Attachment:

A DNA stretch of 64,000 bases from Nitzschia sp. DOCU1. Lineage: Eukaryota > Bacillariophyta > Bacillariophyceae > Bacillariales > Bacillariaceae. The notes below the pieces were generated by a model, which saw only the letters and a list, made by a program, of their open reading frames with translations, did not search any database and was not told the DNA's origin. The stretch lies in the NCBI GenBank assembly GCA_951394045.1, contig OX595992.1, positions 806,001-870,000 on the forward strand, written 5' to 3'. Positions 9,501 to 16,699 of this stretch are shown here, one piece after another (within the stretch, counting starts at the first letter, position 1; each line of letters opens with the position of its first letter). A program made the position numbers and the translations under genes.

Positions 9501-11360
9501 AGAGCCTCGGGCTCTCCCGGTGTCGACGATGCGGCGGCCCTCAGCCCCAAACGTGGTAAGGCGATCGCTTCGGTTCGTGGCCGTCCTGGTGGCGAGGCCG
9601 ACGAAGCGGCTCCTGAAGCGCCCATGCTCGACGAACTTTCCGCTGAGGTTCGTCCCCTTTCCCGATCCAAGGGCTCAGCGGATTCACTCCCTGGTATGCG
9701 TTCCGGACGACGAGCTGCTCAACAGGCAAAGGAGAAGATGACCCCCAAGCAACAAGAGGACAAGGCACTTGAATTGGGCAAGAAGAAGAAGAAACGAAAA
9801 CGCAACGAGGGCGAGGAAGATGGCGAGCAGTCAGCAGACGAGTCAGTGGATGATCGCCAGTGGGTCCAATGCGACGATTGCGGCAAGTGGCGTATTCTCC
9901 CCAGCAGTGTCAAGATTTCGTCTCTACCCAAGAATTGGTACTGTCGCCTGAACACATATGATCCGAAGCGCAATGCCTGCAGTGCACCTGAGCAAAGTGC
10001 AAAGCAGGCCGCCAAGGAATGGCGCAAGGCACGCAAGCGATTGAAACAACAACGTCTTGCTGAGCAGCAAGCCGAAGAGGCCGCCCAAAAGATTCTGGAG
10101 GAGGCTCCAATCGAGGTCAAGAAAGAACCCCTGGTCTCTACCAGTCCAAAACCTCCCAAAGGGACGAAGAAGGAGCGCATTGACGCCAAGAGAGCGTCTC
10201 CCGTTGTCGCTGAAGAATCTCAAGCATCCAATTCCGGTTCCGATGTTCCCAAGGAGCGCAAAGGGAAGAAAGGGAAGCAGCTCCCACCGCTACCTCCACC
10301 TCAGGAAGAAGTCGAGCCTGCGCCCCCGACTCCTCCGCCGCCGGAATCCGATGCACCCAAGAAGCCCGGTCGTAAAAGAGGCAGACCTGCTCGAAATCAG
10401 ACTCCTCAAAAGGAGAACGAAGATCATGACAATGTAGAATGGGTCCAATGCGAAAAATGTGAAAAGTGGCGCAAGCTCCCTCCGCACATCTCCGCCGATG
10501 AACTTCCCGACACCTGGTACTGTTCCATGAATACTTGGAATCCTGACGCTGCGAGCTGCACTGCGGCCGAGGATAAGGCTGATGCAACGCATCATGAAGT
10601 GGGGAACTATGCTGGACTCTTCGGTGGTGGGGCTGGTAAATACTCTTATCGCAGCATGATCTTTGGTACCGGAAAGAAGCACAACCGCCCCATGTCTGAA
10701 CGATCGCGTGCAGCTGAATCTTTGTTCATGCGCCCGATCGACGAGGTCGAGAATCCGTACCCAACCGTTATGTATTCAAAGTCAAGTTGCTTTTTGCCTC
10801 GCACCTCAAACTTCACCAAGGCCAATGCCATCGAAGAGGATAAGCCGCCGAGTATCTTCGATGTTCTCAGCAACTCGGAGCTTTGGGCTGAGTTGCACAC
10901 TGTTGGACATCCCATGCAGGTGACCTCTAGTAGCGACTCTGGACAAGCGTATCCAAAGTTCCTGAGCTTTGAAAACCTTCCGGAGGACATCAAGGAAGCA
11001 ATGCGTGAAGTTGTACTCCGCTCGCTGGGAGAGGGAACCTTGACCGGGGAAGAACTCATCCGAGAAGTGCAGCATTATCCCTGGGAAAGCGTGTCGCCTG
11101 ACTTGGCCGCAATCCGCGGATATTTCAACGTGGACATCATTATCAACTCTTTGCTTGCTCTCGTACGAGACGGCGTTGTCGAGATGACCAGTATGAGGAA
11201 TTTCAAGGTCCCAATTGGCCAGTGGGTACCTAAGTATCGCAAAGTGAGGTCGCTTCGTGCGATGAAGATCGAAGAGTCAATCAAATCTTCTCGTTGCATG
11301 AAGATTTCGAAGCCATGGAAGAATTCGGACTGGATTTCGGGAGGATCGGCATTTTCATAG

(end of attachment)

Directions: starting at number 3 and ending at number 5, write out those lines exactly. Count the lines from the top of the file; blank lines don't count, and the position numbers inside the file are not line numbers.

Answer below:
9501 AGAGCCTCGGGCTCTCCCGGTGTCGACGATGCGGCGGCCCTCAGCCCCAAACGTGGTAAGGCGATCGCTTCGGTTCGTGGCCGTCCTGGTGGCGAGGCCG
9601 ACGAAGCGGCTCCTGAAGCGCCCATGCTCGACGAACTTTCCGCTGAGGTTCGTCCCCTTTCCCGATCCAAGGGCTCAGCGGATTCACTCCCTGGTATGCG
9701 TTCCGGACGACGAGCTGCTCAACAGGCAAAGGAGAAGATGACCCCCAAGCAACAAGAGGACAAGGCACTTGAATTGGGCAAGAAGAAGAAGAAACGAAAA